The global market gyrations since February 2020 have fed on a simultaneous supply and demand shock as well as crude oil price war. This is not a 2007-8 style financial crisis and there is no doubt that its impact is directly linked to disturbances in the circulation of capital: the stock market crash, rise in corporate debt, decline of the aviation and tourism industries, and the blow to the retail industry being some manifestations. However, the morbidity is not simply linked to the virus and the forced break in economies around the world, but to a multifaceted and contradictory historical process of how regulation escaped capitalism in the 21st century.
Since the 1970s, capitalism has undergone significant changes regarding production and distribution of value. Despite different and often contested approaches looking into these changes, a more prominent role for capital gains, fee incomes and, more broadly, rent-seeking behaviour is hardly denied. This shift has been described through various dimensions including heightened speculation in the finance, insurance, and real estate sectors, financialisation of non-financial spheres, and the emergence of new rentier classes. At the heart of this process we saw predatory value extraction and increase in inequality, which in turn has been enabled by the reinforcement of market fundamentalism and mechanisms that have led to the hollowing of states and institutions.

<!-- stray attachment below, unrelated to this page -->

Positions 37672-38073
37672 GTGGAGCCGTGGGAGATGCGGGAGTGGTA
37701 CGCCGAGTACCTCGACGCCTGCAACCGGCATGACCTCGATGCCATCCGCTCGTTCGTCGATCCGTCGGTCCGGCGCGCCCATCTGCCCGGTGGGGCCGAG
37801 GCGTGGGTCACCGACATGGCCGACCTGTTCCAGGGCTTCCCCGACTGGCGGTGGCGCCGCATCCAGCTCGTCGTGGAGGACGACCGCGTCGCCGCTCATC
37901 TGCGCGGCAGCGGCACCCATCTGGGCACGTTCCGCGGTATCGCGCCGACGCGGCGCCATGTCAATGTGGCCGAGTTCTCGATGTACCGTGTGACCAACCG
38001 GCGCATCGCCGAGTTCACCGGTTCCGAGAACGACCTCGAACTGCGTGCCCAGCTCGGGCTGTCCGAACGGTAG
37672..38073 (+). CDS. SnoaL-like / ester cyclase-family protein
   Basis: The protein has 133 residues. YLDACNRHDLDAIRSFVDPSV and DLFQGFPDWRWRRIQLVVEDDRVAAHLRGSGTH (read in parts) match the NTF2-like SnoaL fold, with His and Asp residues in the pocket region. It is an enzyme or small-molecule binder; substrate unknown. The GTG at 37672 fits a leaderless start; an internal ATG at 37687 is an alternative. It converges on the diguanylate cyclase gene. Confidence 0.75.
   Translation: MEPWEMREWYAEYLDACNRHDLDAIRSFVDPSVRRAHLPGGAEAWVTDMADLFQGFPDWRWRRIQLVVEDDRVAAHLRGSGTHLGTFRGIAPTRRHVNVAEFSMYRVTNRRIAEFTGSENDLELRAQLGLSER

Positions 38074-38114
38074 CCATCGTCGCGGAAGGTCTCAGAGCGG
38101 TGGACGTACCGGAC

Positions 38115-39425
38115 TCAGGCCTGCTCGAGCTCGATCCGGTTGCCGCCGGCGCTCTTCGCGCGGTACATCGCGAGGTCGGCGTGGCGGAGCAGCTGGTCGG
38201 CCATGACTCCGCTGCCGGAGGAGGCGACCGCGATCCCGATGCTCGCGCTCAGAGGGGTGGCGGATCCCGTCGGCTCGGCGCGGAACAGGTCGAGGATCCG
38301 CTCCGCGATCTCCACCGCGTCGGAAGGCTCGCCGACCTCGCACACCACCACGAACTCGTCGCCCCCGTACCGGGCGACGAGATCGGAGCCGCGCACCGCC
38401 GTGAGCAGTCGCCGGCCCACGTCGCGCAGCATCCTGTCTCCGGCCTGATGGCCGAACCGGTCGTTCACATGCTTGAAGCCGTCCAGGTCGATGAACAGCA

Although many regulations were implemented and redesigned since the 2007-8 crisis, aggressive risk-taking and moral hazard, which marked the foundations of the crisis, did not simply evaporate but have been extended and socialised in many different ways. Late capitalism rests on the ease to transcend institutions because the checks and balances which regulated profit accumulation during the post-WWII era are no longer in place. The hollowing of state has been accompanied by both allegedly neutral ‘technocratic bureaucracies’ and an absence of development indicators such as class mobility and welfarism.
Within this context, the expertise of epidemiologists to contain the virus may be more successful if accompanied by systemic reforms to address the imbalances resulting from the current structure of rentier extraction that, explicitly or implicitly, hinder policies aimed at common good.